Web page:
Qatar has dedicated Al Jazeera to the service of the Muslim Brotherhood, an Arab newspaper alleges. And now so has Al Gore.
Qatar is today the Muslim Brotherhood’s banker and personal financier, bankrolling its budget and investing heavily in the group’s projects.
It’s not exactly news, but it is packaged inside an interesting commentary on the current state of affairs in the Gulf Cooperation Council, now that Qatar is acting as the sugar daddy of the Muslim Brotherhood, while the UAE is accusing the Brotherhood of trying to take it over.
Qatar’s relations with the Muslim Brotherhood are multi-pronged. On the media front, Qatar has dedicated Al Jazeera, the country’s most prized non-financial asset, to the service of the Muslim Brotherhood and turned it into what prominent Middle East scholar Alain Gresh calls a “mouthpiece for the Brotherhood.” The channel has in turn been repeatedly praised by the Brotherhood for its “neutrality.” Qatar has also been very generous with the income from its gas wealth. Qatar’s influential prime minister pledged that his country would not allow Egypt to go bankrupt. Doha has already transferred five billion dollars to Egypt to help it meet its financial obligations and prevent the pound from sliding further.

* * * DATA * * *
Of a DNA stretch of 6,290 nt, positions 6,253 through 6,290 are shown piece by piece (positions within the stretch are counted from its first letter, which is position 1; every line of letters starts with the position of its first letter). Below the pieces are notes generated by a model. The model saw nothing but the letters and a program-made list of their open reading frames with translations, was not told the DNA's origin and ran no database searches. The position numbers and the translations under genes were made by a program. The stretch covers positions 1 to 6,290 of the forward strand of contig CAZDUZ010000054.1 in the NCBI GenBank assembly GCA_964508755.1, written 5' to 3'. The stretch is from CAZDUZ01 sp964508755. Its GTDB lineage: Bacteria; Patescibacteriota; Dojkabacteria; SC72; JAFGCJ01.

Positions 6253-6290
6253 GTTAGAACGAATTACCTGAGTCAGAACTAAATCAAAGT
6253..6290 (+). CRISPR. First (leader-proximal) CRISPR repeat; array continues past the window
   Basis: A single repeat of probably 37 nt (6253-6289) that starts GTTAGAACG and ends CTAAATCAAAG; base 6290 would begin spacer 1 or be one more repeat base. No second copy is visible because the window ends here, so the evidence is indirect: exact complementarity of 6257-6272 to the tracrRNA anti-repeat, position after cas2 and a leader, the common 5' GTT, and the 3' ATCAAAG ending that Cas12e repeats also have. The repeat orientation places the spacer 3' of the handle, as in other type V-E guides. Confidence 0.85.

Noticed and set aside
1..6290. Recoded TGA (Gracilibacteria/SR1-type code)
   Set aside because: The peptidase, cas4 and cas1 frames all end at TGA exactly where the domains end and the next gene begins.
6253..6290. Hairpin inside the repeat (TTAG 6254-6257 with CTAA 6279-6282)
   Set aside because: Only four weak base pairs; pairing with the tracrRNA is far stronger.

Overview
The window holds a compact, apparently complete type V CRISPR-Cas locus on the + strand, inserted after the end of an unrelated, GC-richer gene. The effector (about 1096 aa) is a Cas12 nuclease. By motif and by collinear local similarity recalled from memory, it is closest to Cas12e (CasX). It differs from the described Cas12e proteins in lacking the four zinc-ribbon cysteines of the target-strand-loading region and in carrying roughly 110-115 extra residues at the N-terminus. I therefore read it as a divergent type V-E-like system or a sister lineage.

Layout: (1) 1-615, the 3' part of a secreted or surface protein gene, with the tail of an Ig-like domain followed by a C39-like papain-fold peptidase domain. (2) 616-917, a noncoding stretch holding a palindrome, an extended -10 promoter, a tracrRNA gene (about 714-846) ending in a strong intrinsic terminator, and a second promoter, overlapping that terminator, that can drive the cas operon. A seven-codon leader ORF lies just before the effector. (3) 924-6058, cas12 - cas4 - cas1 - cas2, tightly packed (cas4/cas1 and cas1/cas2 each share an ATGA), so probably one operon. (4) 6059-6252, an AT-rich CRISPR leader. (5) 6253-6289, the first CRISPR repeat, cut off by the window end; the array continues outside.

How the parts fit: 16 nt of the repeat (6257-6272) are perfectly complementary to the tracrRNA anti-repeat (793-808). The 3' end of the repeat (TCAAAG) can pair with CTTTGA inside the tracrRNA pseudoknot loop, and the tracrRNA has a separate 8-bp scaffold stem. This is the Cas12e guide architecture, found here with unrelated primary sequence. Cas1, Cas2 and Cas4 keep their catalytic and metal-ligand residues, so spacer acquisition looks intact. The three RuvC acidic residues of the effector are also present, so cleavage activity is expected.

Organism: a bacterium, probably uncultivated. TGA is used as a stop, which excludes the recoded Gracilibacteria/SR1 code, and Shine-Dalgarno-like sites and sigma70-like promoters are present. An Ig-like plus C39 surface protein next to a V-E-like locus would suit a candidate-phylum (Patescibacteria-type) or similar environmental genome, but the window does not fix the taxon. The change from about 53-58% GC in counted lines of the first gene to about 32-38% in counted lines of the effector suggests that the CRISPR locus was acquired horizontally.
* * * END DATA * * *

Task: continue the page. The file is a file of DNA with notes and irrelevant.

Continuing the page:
In exchange for its assistance, Al Ahram reports that Egypt’s new government gave Qatar a number of assurances, including “technical support” for the Syrian opposition, the rotation — possibly to a Qatari citizen — of the Arab League Secretary General post, and “Egyptian approval of Qatari nominees on behalf of the Arab group in several international and regional forums.” Egypt has also given Qatar a number of perks, such as excluding Qatari investments from laws governing foreign ownership.
Islamist alliances are always business arrangements as well. There’s always some mutual profit underlying all the prophets.
Al Qaradawi is amongst a group of Muslim Brotherhood leaders who immigrated to Qatar during the Nasser era and set up a branch in the Gulf state. In 1999, the Qatari chapter of the Muslim Brotherhood decided to dissolve its operations and by 2003 the dissolution was complete.
The usual deal between Muslim regimes and Islamist terrorists is, a) We’ll finance and aid your campaign to take over other countries so long as b) you leave our country alone.
It’s why there’s no such thing as a reliable anti-terrorist partner in the Muslim world.
Interestingly, Mubarak’s first visit in over a decade to Qatar took place only in November 2010, exactly two months before he fell from power.
Classic Middle Eastern hospitality. We only stab you in the back after you leave our tent.
What is not so understandable is Qatar’s unwavering commitment to the Muslim Brotherhood to the degree that it may jeopardize relations with its neighboring Gulf States.
One Qatar-based researcher attributes the country’s active role to the Emir’s desire to “secure a legacy for himself,” while a soon to be published paper by a Princeton academic argues that Qatar sees the Brotherhood as a platform to exponentially increase its regional and global influence. There is no doubt that Qatar’s global significance has multiplied through piggybacking on Egypt’s stature and the regional influence of the Muslim Brotherhood.
Qatar, like the Muslim Brotherhood, have parallel agendas. The Al-Thanis may be looking for the Brotherhood to do for it what the Wahhab-Saud alliance did for Saudi Arabia.